MECA Atomic Force Microscope (AFM)
The MECA instrument suite is a component of the Mars '07 Phoenix investigation, which will also return data from a Thermal and Evolved Gas Analyzer (TEGA), three cameras, and a meteorology suite (MET). Phoenix is motivated by the goals of (1) studying the history of water in all its phases, and (2) searching for habitable zones. Samples of surface and subsurface soil and ice will be delivered to MECA and TEGA from a trench excavated by a Robot Arm (RA), while MECA's Thermal and Electrical Conductivity Probe (TECP) will be deployed in soil and air by the Robot Arm. The Robot Arm Camera (RAC) will document the morphology of the trench walls, while the Surface Stereo Imager (SSI) and the Mars Descent Imager (MARDI) establish a geological context. Throughout the mission, MET will monitor polar weather and local water transport.
The MECA instrument suite is composed of an Atomic Force Microscope (AFM), a Thermal Electrical Conductivity Probe (TECP) and a Wet Chemistry Laboratory (WCL). This data set description catalog file will describe the AFM. A complete description of the AFM can be found in [HECHTETAL2008].
The Atomic Force Microscope (AFM) is part of the MECA Microscopy Station, which comprises a Sample Wheel and Translation Stage (SWTS), an optical microscope (OM), and the AFM. The MECA AFM is located between the OM and the SWTS inside the darkened MECA enclosure on the spacecraft deck. It scans a small region (from 1-65 micron square) on any of 69 substrates, each 3-mm in diameter, positioned along the rim of the SWTS. The chief scientific objectives of the AFM are to analyze small dust and soil particles in terms of their size, size distribution, shape, and texture. The AFM is particularly well suited to analyze particles carried by the wind, which are believed to be in the size range 1-3 microns.
Calibration of the AFM instrument is discussed in the AFM Calibration Report, which can be found in the Calibration folder of the MECA Non-imaging data archive.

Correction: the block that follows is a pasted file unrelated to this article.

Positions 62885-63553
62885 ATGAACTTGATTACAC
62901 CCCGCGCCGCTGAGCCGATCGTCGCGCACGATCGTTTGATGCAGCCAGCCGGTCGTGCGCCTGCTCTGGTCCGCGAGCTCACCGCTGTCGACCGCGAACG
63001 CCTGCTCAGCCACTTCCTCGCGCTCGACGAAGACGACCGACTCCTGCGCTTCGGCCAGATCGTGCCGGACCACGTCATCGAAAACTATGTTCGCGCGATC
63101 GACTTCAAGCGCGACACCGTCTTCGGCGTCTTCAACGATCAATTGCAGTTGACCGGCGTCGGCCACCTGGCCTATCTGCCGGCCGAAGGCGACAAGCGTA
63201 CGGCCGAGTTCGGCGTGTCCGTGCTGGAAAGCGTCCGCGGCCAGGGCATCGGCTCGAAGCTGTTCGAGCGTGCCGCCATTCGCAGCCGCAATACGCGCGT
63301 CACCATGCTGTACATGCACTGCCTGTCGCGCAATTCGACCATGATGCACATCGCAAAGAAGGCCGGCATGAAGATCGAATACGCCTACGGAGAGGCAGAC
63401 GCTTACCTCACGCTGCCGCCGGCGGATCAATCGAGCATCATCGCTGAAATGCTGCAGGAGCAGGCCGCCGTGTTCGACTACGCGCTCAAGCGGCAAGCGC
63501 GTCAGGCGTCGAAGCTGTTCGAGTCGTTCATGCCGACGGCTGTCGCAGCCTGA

Operational Considerations and Operational Modes
Prior to AFM scanning, OM images are acquired to document the substrates and provide context for the AFM scans. OM data is described in the Phoenix camera SIS, along with the RAC and SSI, and is outside the scope of this document. The reader is also referred to that document for more detailed description of the SWTS and its substrates.
The AFM is contributed by a Swiss-led consortium spearheaded by the University of Neuchatel. Run by a dedicated microcontroller, the AFM uses one of an array of eight micromachined cantilevers with sharp tips to obtain topographs (sometimes called 'scans' or 'images') of up to a 65x65 micrometer area of the sample. Within this constraint the scan can be of any size, but the AFM can only address a narrow horizontal stripe of each substrate. Since the sample wheel can be rotated (but not elevated) prior to initiation of scanning, the AFM can access a thin band approximately 1/3 of the way up from the bottom of the corresponding OM image. Note that the x and y axes of the MECA AFM image are rotated by +45 degrees relative to the OM images.
The 69 substrates on the SWTS are divided into ten sets of six (a weak and a strong magnet, two 'microbuckets', a textured substrate, and a sticky silicone pad) and nine utility or calibration targets. Using the SWTS, these can be coated with a thin layer of dust or soil, and then rotated to the vertical scanning position where they can be imaged by the optical microscope. Of the six substrates in each set, two are specifically designed for AFM use in that they resist the tendency for particles to become dislodged and to adhere to the AFM tip. Such particle adhesion can degrade the scans in question and the quality of the tip in general. One of these substrates is a uniform piece of silicone that remains pliant under martian conditions. The second is a custom micro-machined silicon substrate with pits and posts that hold particles of an appropriate scale for AFM scanning. Two of the remaining four substrates are magnets that may, under certain circumstances, be appropriate for AFM scanning. The final two substrates are deep 'buckets' that would not normally be accessible to the AFM.
MECA's AFM comprises three major components, a microfabricated probe-chip, an electro-magnetic scanner-actuator and single board control electronics. The probe-chip features 8 cantilevers, numbered 0-7. The chip is mounted with two orthogonal tilt angles of 10 degrees relative to the sample to ensure that only one tip contacts the sample at a time. In case of contamination or malfunction of this front-most tip, the defective cantilever and its support beam can be cleaved off by a special tool on the sample wheel, after which the next one in the array becomes active. The force constant of the levers varies between 9 and 13 N/m.